After the de Rishton quarter of the
Rishton manor was sold to Walmsley before 1582, the
de Rishtons made the house at Upper Mickleheys their manor,
until that to was sold to the
This old house,
once known as Rishton Hall, was a low building with mullion
windows. The date is given upon an inscribed stone under the
drip stone as 1591, and the initials on the same stone are
"R H x I R" (James Rishton).
This is a very difficult building to get a modern picture of. Surrounded and
hemmed in by the various farm buildings that now surround it.
The entrance to the building has now been moved to the middle of the
building, with a new extension porch having been built to match the
original stone work.
Of some interest, to the left of the original doorway is an archway,
which appears to be of Norman architecture. It appears that the road
lead past the side of the house, rather than leading to the door.
The main building (as has the entire farm yard) has been extensively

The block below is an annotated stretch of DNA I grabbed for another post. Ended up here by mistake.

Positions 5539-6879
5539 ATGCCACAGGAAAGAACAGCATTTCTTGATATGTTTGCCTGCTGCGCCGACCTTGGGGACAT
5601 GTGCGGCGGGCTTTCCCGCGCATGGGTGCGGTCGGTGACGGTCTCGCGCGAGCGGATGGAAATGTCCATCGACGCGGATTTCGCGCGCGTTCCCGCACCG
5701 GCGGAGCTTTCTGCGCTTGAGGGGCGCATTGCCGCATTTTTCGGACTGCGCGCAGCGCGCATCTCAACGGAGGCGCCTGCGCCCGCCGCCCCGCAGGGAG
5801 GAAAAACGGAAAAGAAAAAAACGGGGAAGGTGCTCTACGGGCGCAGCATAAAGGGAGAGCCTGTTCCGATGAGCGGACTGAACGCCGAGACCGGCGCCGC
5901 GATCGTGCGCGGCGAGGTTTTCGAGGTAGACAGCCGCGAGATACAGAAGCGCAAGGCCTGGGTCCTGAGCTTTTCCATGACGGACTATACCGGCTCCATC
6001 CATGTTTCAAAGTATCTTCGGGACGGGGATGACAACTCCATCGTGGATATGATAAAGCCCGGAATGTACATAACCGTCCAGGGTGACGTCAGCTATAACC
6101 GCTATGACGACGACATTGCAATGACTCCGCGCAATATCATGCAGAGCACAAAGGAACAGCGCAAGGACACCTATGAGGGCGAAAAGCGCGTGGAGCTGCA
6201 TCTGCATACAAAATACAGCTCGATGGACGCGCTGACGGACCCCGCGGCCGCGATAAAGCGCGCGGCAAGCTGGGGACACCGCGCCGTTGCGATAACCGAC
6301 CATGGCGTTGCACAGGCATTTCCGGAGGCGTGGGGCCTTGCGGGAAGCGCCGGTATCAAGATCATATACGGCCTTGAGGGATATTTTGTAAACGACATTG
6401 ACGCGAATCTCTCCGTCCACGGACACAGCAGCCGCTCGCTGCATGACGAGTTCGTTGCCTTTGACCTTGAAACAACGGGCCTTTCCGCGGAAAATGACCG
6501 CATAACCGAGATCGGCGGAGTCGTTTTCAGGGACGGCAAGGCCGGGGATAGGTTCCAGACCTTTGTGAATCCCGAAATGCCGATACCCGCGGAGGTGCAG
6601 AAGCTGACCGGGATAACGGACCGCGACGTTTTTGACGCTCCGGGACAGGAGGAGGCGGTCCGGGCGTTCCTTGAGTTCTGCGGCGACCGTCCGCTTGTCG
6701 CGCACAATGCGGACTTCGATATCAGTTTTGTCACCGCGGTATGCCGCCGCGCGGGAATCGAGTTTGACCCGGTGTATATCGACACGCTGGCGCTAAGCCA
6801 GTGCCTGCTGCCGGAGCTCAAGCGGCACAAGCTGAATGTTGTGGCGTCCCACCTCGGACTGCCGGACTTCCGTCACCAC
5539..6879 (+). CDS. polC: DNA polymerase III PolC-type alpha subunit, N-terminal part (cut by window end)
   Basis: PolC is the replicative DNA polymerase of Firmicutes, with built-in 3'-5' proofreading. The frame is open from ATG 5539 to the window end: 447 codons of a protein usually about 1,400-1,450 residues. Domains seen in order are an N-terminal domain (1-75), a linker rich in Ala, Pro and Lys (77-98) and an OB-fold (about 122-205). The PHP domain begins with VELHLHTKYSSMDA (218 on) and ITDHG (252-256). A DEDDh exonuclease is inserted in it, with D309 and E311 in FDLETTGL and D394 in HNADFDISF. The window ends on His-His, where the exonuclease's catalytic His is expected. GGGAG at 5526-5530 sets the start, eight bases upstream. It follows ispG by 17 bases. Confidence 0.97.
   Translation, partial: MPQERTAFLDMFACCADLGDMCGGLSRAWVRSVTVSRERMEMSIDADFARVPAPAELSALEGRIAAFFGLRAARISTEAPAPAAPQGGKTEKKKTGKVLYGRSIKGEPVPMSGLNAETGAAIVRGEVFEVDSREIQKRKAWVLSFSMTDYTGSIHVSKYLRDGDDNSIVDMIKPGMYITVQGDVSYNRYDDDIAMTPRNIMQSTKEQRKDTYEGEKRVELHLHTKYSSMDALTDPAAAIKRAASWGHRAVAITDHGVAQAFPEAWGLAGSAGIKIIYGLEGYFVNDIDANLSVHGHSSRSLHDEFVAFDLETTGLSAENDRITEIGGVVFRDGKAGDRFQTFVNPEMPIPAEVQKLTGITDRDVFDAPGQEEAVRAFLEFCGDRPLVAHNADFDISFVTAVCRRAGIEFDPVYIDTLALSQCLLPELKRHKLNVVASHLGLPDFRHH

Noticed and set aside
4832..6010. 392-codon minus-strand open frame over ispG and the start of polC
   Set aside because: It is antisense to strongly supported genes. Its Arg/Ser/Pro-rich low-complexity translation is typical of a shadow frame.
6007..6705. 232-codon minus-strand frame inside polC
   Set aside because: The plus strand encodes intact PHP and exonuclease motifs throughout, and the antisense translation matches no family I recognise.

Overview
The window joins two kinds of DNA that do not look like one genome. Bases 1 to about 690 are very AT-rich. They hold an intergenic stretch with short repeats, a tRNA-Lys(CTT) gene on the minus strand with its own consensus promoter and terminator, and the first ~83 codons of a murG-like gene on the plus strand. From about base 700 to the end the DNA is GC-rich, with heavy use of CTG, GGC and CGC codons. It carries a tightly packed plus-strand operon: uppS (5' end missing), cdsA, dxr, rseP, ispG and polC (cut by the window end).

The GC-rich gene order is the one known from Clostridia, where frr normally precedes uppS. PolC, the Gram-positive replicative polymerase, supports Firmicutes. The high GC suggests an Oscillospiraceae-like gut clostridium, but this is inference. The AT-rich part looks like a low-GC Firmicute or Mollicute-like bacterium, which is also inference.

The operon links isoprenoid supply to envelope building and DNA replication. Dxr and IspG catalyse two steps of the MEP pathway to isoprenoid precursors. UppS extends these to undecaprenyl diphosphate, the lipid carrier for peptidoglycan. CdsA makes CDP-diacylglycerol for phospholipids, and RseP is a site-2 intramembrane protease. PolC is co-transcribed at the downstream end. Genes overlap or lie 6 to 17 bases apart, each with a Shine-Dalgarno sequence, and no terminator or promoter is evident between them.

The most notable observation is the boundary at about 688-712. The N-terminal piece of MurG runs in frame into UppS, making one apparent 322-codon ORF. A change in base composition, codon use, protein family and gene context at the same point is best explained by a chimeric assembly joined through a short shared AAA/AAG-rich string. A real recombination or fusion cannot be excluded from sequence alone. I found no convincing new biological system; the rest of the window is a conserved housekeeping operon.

modernised, the old stone roof has been replaced by the more common
Welsh grey slate, red brick chimneys now exists, with more modern
chimney pots, and the guttering around the roof area is now plastic. The
windows are now varied. Although the stonework in most places remains
what appears to be original, the style and shape of the windows
themselves have changed to many differing styles.
On the lintel to the barn doors are the
letters T. W. A. and 1737. These are the initials of Thomas
Walmsley, of Mickle-hey, a governor of the Grammar school in
Blackburn in 17511.
Sadly, this lintel can no longer be found.
The barn in the yard now holds an extension (if this is the original
barn?) Which was built in 1904.
The initials G. G. P. on the date stone are probably for George Petre
This farm house is now situated over the
border of Rishton, in Blackburn, having been given to the
Knights of Stydd by the De Rishtons for services rendered.
1Rishton Parish Church Jubilee 1927 by Carlton